Central Africa: Uganda, DRC Conflict Over Rukwanzi Island Resolved

The Monitor (Kampala)

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Elias Biryabarema

Rukwanzi, the island in Lake Albert whose ownership was contested in the wake of the discovery of oil around the lake and precipitated a bloody skirmish between Ugandan and Congolese forces in August 2007, has been determined to be Ugandan territory.

The UPDF spokesman, Maj. Paddy Ankunda, told a conference on natural resource governance in Kampala on Friday that a geo-mapping exercise had established that the island is about two to three Kilometers within the Ugandan territory.

The Congolese authorities had accepted the verdict, he added.

The sparsely populated Rukwanzi had hitherto been viewed as a useless stone islet and had never attracted anybody's attention, let alone countries thinking about its ownership.

But from the moment oil was discovered in the Lake Albert basin, every inch of the lake surged in value and the island was not spared of the sky-rocketing interest, which culminated in an ownership row between the two countries.

The Congolese were incensed that Uganda had made quick advances in oil exploration in Lake Albert and that it could encroach on their maritime territory and steal their oil.

"When President Museveni met the Congolese president in Arusha in September last year, they agreed that Rukwanzi be demilitarised and they agreed that a demarcation commission be established to delineate the boundary between the two countries," Maj. Ankunda said. "Well, that demarcation exercise has actually not been done but a survey was done and Rukwanzi was found to be within Uganda and that is known by both sides."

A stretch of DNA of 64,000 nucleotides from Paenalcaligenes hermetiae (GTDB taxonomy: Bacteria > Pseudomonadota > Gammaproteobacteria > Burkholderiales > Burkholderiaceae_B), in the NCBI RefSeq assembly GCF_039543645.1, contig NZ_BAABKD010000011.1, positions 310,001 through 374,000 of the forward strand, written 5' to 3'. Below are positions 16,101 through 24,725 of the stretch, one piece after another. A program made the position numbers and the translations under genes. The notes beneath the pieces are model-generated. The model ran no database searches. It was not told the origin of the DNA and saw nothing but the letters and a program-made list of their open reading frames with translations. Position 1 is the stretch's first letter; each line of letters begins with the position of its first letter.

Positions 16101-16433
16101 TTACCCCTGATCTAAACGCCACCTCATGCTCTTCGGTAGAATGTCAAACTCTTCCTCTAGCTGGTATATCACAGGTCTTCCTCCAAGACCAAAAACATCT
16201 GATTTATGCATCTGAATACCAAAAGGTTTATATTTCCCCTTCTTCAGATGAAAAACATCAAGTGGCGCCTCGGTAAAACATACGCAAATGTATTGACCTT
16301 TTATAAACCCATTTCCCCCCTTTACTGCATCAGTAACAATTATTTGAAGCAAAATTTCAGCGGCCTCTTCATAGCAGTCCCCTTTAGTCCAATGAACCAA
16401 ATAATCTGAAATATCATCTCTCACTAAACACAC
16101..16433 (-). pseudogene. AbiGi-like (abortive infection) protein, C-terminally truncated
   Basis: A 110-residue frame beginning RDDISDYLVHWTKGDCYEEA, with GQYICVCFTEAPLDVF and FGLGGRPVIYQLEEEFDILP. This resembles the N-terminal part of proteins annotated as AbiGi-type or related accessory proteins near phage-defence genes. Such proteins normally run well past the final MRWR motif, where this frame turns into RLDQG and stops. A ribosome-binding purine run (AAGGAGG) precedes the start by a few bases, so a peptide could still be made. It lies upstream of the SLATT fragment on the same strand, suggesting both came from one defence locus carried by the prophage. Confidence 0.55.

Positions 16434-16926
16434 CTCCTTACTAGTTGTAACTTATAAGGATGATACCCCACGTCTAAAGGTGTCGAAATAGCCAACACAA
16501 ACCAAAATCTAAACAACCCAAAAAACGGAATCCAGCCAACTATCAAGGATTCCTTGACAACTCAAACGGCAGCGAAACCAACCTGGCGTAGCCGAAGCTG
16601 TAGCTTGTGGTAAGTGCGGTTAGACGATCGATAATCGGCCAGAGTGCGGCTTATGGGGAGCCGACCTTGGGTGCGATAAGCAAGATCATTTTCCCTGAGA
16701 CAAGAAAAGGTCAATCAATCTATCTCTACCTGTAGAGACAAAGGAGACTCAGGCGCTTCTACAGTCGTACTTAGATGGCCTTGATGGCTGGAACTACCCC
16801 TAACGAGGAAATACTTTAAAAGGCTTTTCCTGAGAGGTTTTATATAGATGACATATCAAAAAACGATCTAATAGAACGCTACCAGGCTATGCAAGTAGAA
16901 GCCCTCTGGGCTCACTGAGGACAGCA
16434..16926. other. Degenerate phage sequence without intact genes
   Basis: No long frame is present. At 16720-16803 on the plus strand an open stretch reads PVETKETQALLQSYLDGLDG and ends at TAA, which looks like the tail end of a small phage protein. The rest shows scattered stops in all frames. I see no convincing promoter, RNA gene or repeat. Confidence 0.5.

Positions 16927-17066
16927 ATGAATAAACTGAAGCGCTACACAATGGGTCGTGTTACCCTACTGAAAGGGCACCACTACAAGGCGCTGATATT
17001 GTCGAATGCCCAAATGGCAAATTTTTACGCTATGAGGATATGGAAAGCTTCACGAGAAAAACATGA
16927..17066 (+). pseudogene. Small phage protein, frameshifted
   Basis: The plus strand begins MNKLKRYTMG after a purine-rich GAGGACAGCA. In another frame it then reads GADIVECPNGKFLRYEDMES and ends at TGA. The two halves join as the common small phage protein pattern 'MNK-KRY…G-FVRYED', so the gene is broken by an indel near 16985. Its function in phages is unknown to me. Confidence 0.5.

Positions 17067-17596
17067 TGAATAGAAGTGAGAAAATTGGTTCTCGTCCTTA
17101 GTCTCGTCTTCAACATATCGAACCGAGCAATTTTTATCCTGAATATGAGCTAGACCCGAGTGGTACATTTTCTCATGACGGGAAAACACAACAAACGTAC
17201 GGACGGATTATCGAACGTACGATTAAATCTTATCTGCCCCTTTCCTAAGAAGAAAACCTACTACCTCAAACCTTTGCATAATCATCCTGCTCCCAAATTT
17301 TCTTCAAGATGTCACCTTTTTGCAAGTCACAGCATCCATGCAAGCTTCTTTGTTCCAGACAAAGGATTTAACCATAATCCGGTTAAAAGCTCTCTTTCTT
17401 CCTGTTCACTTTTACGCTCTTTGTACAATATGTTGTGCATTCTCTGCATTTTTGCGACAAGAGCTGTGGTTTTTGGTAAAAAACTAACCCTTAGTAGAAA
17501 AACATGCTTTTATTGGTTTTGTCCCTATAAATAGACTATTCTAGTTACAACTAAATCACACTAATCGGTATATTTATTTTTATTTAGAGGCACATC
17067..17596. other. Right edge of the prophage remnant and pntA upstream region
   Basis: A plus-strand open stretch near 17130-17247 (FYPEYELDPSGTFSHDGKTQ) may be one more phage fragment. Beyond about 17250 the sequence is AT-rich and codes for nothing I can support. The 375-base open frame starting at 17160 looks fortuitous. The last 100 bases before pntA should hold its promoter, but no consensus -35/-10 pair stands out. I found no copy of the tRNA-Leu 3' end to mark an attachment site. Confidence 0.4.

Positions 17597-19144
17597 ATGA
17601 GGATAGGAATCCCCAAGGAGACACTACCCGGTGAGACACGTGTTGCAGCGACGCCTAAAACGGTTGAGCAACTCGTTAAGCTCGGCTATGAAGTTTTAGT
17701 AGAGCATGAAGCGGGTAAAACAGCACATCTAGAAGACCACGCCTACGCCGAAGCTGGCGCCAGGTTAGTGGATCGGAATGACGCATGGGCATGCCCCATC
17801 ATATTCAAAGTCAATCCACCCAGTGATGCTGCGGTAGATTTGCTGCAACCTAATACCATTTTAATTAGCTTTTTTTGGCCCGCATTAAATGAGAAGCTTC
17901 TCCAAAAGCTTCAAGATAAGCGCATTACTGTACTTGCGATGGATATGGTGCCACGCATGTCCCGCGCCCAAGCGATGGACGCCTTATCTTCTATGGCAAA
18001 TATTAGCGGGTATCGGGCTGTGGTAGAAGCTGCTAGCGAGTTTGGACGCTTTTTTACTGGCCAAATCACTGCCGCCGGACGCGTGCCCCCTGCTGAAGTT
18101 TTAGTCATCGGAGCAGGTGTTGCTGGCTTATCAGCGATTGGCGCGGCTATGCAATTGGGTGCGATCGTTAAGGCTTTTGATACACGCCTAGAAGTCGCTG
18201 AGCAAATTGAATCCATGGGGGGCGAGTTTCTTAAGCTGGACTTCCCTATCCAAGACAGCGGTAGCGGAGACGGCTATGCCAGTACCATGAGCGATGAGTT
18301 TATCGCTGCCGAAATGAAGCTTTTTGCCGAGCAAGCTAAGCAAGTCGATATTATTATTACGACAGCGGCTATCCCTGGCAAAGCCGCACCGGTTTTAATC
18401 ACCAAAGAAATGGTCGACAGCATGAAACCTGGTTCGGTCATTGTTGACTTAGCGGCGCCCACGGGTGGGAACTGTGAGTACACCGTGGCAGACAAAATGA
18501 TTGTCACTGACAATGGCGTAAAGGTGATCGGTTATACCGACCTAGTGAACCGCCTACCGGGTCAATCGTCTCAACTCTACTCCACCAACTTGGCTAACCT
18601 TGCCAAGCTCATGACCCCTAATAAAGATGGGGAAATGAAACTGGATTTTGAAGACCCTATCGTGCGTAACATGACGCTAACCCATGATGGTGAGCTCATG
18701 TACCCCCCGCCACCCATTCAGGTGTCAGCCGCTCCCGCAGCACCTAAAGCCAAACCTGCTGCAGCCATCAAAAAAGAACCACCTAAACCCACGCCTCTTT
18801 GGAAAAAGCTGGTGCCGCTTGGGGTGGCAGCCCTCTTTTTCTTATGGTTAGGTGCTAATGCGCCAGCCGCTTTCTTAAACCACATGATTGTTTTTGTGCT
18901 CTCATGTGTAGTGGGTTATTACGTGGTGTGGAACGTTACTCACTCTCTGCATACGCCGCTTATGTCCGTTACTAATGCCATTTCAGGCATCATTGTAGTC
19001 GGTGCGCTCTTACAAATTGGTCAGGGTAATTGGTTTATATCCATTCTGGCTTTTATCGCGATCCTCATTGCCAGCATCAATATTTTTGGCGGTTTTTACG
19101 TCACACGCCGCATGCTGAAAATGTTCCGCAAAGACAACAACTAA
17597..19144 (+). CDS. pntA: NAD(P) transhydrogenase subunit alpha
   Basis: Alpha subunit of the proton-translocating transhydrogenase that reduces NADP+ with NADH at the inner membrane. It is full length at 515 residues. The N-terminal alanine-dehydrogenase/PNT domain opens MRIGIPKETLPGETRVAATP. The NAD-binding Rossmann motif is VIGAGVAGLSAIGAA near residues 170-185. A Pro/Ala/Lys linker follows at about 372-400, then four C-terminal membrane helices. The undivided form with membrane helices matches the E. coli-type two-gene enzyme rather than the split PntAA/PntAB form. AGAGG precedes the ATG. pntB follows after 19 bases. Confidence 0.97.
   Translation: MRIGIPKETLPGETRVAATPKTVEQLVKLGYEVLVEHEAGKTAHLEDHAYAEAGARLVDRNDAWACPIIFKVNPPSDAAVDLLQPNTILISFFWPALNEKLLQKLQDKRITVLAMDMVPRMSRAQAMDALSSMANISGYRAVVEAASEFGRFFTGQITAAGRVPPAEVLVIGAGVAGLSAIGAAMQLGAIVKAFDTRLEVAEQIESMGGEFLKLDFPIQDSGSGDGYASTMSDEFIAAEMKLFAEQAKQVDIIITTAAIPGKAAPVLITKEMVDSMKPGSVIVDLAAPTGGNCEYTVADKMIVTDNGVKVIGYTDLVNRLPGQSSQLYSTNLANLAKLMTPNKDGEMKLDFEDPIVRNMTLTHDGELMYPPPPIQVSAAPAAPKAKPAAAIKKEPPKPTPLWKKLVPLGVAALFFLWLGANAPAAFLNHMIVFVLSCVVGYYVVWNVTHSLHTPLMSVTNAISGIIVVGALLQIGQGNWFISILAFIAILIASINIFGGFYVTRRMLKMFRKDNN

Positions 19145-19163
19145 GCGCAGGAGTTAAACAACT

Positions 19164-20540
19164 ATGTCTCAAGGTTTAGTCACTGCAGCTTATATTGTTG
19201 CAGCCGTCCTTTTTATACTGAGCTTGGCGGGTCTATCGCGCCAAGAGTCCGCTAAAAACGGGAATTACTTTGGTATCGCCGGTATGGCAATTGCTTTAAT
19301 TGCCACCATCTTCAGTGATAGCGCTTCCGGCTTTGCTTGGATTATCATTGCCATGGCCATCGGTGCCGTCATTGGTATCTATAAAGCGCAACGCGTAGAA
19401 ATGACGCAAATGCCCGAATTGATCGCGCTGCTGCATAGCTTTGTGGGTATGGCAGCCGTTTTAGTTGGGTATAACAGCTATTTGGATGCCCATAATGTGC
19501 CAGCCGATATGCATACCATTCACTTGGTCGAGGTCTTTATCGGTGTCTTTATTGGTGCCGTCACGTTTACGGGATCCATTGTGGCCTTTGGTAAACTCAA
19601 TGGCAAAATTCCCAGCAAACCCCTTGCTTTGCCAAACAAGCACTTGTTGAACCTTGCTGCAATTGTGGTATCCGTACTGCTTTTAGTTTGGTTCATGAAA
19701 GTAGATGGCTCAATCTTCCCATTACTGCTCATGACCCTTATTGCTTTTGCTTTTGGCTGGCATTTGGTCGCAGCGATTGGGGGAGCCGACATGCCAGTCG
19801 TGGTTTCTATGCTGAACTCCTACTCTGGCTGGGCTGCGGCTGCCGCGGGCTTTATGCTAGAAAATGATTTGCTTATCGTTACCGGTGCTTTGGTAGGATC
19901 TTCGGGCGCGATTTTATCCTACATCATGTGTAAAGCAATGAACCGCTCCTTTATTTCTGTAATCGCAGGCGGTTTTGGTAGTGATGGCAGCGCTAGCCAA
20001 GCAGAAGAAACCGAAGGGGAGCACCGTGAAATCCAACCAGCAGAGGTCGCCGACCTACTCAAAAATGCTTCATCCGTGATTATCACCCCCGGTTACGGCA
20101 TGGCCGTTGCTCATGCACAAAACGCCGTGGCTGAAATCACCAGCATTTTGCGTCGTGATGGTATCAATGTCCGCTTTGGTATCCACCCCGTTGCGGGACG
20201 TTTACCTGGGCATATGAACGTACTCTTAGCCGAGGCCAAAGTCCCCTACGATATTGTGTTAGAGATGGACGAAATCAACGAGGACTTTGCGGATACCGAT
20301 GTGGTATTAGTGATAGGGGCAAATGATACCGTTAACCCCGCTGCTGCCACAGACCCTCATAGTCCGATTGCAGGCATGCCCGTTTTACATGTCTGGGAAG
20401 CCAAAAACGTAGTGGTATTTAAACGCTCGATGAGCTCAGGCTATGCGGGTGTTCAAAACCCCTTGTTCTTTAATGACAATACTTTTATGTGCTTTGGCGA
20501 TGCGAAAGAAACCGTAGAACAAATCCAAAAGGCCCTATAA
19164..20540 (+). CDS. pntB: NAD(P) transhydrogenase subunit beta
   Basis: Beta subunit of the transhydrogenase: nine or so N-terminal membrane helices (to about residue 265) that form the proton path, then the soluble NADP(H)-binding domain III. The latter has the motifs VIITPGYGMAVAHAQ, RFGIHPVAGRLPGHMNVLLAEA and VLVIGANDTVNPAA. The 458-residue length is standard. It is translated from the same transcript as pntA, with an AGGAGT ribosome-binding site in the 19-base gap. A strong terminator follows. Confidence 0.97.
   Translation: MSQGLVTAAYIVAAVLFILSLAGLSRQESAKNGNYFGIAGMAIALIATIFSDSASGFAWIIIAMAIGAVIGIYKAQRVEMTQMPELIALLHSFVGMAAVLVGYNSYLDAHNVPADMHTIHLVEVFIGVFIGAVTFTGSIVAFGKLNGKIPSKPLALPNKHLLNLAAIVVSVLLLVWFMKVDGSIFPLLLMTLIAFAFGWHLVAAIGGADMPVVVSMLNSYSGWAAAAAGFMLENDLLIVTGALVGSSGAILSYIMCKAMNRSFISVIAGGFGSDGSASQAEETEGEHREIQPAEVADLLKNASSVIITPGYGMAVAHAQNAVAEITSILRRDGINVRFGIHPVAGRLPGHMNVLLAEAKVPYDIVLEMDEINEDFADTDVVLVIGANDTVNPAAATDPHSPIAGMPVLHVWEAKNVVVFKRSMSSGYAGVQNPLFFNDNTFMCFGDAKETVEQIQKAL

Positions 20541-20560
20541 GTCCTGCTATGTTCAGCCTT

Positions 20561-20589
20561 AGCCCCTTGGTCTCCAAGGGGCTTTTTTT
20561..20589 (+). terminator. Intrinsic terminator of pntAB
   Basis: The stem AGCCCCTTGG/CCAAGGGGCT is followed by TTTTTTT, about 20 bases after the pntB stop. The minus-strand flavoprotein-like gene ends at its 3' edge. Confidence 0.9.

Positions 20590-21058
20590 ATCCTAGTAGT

Maj. Akunda told the participants who included Congolese civil society delegates and an MP that although Congo had agreed to Uganda's territorial rights over Rukwanzi, it had nevertheless been invited in the spirit of fostering peace and cooperation, to be part of a management team that will administer the island.

He cited the persistent lawlessness in Eastern DRC as the main reason many of the security agreements between Ugandan and Congolese authorities had not been implemented. The meeting was organised by the Africa Institute for Energy Governance (Afiego) an NGO empowering the civil society to participate in the exploitation of oil, particularly through accountability and transparency.

Afiego director Dickens KaMugisha said the conference sought to unite the civil society in Uganda and Congo, to pressure their governments into resolving borderline conflicts and enacting policies that guarantee accountable exploitation of the oil.

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"Without active involvement of civil society in exploitation of natural resources, there's no incentive by officials to apply the proceeds to the welfare of citizens," he said.

Jean-Louis Kayitenkore
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